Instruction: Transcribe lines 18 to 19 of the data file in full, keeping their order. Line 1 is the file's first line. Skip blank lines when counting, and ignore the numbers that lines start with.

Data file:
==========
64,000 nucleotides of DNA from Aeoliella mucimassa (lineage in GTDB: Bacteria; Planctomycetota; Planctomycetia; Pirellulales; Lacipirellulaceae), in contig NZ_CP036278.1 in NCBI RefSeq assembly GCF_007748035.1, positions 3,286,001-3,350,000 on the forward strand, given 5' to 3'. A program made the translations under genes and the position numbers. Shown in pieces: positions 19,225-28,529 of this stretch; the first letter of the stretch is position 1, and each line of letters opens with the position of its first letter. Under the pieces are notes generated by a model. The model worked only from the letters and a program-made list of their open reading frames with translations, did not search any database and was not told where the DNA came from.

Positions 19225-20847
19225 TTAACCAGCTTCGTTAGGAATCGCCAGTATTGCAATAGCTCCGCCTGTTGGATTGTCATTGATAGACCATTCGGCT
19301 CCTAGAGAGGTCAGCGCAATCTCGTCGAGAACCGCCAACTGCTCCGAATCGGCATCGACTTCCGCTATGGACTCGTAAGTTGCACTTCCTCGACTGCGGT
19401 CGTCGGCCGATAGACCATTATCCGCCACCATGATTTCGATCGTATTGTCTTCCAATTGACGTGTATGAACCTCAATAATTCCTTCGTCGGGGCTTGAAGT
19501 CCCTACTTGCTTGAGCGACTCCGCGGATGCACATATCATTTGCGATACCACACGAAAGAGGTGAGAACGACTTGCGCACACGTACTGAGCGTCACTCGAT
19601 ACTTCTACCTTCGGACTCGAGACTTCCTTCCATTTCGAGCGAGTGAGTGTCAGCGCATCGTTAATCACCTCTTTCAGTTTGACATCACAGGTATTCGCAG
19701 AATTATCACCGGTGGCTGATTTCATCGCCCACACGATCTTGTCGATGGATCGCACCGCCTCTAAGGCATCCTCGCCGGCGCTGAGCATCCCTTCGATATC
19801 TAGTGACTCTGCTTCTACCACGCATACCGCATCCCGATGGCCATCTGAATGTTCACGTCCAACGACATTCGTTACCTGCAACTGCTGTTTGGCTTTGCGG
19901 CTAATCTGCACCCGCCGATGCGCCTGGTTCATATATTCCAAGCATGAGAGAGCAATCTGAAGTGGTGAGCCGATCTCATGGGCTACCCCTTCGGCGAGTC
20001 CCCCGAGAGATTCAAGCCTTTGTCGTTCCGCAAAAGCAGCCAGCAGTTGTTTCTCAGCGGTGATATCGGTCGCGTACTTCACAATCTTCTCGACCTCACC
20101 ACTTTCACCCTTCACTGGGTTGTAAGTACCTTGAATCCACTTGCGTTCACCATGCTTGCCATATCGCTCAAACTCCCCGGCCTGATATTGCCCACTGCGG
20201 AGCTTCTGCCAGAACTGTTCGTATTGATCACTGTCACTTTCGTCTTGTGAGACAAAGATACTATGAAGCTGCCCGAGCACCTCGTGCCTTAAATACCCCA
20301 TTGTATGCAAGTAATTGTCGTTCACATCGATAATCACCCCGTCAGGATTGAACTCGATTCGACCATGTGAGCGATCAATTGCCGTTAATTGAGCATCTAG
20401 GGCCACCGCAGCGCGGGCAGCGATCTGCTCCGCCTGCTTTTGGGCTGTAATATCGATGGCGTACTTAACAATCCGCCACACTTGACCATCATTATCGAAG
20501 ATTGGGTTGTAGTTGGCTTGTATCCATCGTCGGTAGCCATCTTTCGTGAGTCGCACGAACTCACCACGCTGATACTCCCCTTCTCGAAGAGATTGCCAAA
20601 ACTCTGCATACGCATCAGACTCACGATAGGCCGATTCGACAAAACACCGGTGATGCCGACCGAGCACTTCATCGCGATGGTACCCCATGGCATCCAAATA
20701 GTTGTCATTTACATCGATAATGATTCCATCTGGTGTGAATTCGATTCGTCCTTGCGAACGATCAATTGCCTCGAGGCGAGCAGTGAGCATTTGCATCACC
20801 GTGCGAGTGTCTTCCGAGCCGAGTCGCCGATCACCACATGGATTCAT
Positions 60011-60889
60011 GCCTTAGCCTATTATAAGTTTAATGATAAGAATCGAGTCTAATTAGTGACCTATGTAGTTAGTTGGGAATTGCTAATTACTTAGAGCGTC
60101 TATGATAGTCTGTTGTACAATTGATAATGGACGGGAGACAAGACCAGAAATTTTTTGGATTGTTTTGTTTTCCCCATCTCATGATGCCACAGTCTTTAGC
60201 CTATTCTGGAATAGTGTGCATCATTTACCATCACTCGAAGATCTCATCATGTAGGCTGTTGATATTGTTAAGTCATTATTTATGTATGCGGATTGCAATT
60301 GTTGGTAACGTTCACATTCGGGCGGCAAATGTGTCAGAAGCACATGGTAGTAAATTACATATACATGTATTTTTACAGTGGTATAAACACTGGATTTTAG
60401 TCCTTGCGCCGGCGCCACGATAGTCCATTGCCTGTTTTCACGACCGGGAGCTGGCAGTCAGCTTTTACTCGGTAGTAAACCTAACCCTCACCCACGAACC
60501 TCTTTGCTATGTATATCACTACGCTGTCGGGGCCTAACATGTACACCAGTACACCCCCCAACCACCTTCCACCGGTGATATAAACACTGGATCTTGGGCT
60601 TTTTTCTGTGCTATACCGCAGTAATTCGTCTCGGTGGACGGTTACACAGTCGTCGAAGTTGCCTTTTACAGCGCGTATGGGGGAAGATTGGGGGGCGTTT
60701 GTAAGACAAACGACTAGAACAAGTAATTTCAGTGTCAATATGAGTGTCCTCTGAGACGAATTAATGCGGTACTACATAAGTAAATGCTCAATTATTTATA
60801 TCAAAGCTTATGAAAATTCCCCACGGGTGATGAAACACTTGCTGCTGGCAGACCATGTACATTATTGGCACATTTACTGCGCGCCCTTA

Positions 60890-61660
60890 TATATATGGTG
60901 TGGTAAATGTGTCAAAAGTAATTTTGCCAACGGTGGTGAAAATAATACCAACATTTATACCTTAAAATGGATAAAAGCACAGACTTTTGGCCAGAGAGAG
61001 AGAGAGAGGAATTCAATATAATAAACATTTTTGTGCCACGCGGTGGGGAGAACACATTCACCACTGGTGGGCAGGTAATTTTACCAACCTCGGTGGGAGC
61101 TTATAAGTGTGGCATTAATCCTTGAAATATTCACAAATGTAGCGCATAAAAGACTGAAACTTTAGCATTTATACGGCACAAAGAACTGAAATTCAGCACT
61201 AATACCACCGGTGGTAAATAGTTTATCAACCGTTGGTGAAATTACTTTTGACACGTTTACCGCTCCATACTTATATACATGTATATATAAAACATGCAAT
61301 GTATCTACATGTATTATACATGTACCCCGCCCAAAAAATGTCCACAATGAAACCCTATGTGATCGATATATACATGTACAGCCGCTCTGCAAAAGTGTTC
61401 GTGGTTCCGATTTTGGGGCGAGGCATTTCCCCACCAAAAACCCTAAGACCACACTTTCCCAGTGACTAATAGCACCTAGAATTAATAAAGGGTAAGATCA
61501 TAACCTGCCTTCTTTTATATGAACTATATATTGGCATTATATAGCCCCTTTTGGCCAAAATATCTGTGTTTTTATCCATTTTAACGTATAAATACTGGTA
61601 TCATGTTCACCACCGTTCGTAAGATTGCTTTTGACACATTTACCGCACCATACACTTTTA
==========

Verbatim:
20701 GTTGTCATTTACATCGATAATGATTCCATCTGGTGTGAATTCGATTCGTCCTTGCGAACGATCAATTGCCTCGAGGCGAGCAGTGAGCATTTGCATCACC
20801 GTGCGAGTGTCTTCCGAGCCGAGTCGCCGATCACCACATGGATTCAT